# Perfect circle in ArcGIS, why I get a multiside polygone (plurigone)?

Using ArcGIS basic (10.3), I tried to make perfect circles in ArcGIS with the buffer tool. As you can see on the two print screens, the circle is not perfect when I use a radius of 7,5 meters in a MTM projection project. The circle is composed of small lines (see arrows in the 2nd image). If I calculate a surface area of that circle, I get 175.81878 m² (area normal) and 175.846927 m² (geodesic area). At least, I should get 176.71458676 m² using 7.5 m x 7.5 m x ∏ formula (∏xR²) Why I get that? How can I have perfect circle with a radius of 176.71458676 m²?

• Are the buffers being written to a geodatabase? Shapefiles don't store curves. Jul 7, 2016 at 14:24
• These are shapefiles. That's explain everything. Thank Kirk!
– Doum
Jul 7, 2016 at 15:44
• I think the buffer wizard doesn't produce curves even when stored in a geodatabase.
– John
Jul 8, 2016 at 12:39
• @johns the examples in my answer below were tested with both the editor buffer wizard and the arctoolbox tool. Both produced curves.
– Midavalo
Jul 8, 2016 at 19:34
• II was using the buffer wizard that can be found in the Tools. You can find it by going into Customize mode and then searching Commands for Buffer Wizard or just go to the Tools category. I just tested this buffer wizard again and I get a 99 vertice circle using a 33 foot buffer in it around a point.
– John
Jul 11, 2016 at 12:02

## 2 Answers

As commented by @Kirk Kuykendall, it appears your buffer is being saved into a Shapefile. Shapefiles do not support true arcs/curves, so saves the features with multiple segments.

Shapefiles do not support true parametric curves, including circular arcs, ellipses, and Bézier curves, so these shapes are stored as straight segments. True curves are fully supported in geodatabase feature classes.

(from About editing shapefiles)

Geodatabase feature classes do store arcs/curves, so setting your buffer output to a geodatabase will produce the output you require.

In the screenshot below, the stars highlight the vertices for the two buffer circles. The buffer on the left is stored in a geodatabase, the one on the right in a shapefile. Both are 7.5m buffers.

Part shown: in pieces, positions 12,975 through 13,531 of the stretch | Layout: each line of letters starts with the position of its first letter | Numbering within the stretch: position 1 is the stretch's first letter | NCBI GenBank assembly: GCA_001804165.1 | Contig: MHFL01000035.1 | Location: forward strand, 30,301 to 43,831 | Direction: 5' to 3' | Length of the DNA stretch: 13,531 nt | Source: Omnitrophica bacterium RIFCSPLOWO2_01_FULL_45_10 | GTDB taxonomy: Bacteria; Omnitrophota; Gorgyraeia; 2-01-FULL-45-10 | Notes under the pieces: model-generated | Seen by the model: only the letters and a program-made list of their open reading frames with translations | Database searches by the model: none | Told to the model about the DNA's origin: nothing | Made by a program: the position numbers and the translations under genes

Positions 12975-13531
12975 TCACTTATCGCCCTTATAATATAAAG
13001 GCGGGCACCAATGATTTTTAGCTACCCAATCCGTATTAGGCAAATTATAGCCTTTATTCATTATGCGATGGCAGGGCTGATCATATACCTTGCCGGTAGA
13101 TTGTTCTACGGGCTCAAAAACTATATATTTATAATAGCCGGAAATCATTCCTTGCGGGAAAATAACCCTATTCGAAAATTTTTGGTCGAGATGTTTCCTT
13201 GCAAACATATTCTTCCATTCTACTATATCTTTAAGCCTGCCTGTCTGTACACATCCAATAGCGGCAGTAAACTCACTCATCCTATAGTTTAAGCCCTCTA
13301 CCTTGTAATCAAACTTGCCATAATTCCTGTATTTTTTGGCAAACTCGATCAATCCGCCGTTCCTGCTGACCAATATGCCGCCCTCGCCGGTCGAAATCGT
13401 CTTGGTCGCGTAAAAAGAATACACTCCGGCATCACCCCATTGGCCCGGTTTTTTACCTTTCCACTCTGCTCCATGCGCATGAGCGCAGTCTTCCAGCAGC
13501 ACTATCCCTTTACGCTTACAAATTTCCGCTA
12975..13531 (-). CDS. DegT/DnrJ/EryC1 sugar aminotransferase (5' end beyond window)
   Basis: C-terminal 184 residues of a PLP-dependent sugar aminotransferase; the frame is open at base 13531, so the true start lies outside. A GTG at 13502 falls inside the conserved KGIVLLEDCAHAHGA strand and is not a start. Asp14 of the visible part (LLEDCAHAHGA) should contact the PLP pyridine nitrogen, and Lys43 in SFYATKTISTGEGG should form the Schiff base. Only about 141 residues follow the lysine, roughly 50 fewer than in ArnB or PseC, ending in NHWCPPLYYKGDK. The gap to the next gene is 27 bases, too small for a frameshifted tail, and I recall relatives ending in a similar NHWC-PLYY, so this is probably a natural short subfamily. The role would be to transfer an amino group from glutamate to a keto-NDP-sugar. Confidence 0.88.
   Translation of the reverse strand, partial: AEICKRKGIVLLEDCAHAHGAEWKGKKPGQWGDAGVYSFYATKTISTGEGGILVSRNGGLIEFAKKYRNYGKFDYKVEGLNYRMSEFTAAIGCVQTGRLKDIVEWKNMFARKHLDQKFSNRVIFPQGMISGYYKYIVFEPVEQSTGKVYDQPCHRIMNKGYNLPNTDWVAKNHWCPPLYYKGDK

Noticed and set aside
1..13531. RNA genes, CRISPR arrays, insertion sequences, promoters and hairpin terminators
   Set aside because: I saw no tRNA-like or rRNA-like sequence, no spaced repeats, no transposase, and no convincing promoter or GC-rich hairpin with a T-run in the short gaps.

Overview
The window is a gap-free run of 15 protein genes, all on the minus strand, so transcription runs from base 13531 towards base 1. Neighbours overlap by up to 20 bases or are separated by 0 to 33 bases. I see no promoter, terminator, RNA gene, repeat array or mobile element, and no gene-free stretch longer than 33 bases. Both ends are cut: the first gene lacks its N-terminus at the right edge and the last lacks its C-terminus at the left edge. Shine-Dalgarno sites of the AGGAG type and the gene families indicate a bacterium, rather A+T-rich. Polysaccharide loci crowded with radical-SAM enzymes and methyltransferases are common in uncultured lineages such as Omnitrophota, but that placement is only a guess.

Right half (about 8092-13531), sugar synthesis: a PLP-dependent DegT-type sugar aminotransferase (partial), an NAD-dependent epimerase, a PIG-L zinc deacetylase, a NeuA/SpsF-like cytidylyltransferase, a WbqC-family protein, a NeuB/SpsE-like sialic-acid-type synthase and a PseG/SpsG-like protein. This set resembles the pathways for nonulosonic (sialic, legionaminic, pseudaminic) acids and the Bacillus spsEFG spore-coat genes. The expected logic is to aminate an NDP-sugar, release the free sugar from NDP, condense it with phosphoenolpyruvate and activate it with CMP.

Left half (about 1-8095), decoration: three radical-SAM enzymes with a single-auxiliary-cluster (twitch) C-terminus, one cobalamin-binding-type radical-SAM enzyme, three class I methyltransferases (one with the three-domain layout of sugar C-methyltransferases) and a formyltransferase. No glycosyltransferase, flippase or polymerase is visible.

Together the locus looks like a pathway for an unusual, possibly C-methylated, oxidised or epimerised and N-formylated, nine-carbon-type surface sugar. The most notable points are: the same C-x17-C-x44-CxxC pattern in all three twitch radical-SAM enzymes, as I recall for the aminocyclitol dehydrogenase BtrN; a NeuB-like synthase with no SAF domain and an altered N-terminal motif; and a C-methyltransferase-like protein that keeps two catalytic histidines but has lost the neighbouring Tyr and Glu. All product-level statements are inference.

The buffer areas - top is geodatabase, bottom is shapefile:

Below are the same buffers without the stars highlighting the vertices

I haven't looked at this in a long while, but as far as I know it hasn't changed.

ArcGIS draws the buffers at a fixed graphical resolution, so they appear smooth when viewed at that zoom level but if you zoom in you see the straight lines as you observe. If you zoom in the layer to buffer and then run the buffer tool you should see that these straight lines do not appear until you zoom in again to a yet finer scale. Its a weird limitation and can be quite significant if interested in detailed buffers over very large areas.

MapInfo allows direct control of the number of segments (at least it did last I checked 15 years ago!).

As to why.. well all vector data boils down to points and straight lines, so its a question of how accurately one wishes to describe an arc. Why ArcGIS uses such an obscure method to determine it.. good question!

• ArcGIS doesn't have the limitation, it comes down to the features being stored in Shapefile rather than geodatabase. Shapefile does not support true arcs while geodatabase feature classes do. A buffer into a GDB feature class will produce the curve.
– Midavalo
Jul 8, 2016 at 4:59
• That is good to know, when I last looked at this it was pre GDB. thanks! Jul 8, 2016 at 8:15
• I was curious as to how ArcGIS GDB managed true curves so Ive googled abit. It seems to me a little more complex. The true curve needs to be a mathematically tractable shape. So a circle, as above, will buffer exactly. A more complex shape will require more vertices to fit the curves to the buffer. So the question is whether these inflection points still depended on the graphical scale? I can't find an answer. However it seems GDB store both true and segment versions, and which display depends if the former are supported. support.esri.com/technical-article/000003578 Jul 8, 2016 at 8:49